In the four years between 1861 and 1865 this country was in civil war over the rights and freedom of blacks in America. When all was said and done, the blacks won their freedom and gained several rights that would make their lives better. Nearly one hundred years later, in 1959, Lorraine Hansberry wrote her great play, A Raisin in the Sun. It described the everyday life of a black family in the Southside of Chicago sometime after World War II. Throughout the play, Hansberry talks of the difficulties that the Younger family faces trying to get from one day to another; the problems that should have been resolved by the Civil War. Even after the Civil War and this play, many of these problems still exist today.
The first difficulty that the Younger family faces is poor housing. The play starts off in a small two bedroom apartment with Ruth waking up her son, Travis, who sleeps on the couch in the living room. He sleeps on the couch because one bedroom is used by Ruth and Walter and the other by Mama and Beneatha. Every morning they wake up early so they can get to the one bathroom that is shared by all of the other families that live in the complex. When Mama talks about putting a down payment on a new house, Ruth says, ?Well, Lord knows, we?ve put enough rent into this here rat trap to pay for four houses by now? (p. 1817). When she says rat trap you would naturally think of some of the houses today with boarded up or broken windows, unattended yards, and streets that are covered with potholes. But in the movie, it is nothing like that. The movie depicts the apartment in a very livable way. You can say they made the best of a bad situation.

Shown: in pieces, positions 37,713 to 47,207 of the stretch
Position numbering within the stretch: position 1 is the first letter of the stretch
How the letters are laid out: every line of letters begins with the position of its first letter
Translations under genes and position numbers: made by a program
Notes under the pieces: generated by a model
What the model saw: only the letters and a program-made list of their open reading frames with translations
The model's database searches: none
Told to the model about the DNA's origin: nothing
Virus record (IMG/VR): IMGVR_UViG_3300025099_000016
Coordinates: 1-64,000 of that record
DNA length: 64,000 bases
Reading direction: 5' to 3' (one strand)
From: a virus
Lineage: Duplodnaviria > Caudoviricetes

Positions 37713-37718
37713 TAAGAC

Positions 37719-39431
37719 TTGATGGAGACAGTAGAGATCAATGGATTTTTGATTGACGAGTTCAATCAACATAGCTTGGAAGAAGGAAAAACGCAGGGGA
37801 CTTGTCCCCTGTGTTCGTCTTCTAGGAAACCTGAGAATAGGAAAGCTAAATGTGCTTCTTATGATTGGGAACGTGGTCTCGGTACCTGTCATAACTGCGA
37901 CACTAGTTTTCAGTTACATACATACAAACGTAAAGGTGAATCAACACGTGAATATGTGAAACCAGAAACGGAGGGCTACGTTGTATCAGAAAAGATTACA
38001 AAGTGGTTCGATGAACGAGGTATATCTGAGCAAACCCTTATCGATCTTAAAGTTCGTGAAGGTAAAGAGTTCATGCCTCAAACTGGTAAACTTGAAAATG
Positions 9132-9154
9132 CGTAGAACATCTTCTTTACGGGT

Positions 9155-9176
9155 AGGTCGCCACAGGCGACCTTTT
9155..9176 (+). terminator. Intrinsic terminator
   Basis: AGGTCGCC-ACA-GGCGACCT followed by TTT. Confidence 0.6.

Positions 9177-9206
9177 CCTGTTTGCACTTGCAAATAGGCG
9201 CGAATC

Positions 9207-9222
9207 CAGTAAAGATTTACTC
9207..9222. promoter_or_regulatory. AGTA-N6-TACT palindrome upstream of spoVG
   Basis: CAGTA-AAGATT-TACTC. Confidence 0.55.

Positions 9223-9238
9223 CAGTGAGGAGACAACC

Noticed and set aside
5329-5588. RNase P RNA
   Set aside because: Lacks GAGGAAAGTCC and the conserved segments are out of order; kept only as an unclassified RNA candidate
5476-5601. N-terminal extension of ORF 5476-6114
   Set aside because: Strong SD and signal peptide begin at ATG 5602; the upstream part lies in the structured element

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... over this and it was decided by the Civil War the blacks should have their freedom as ?full? American citizens. When will we be able to live as one community? ?The history must be taught, and if not in schools then at home. But that won?t or can?t be done until our home life, our families, get back on track. Its a vicious cycle. We still have a long, long way to go.? (Lee p. xivii)
Hansberry, Lorraine. A Raisin in the Sun. Norton Introduction to Literature: 7th edition. Ed. Jerome Beaty, et al. New York: Norton, 1998.
Lee, Spike. ?Commentary: Thoughts on the Screenplay.? A Raisin in the Sun: Original Screenplay. London: Penguin, 1992
Wilkerson, Margaret. ?Introduction.? A Raisin in the Sun: Original Screenplay. London: Penguin, 1992
X, Malcolm. The Autobiography of Malcolm X: As told to Alex Haley. New York: Ballantine Books, 1992
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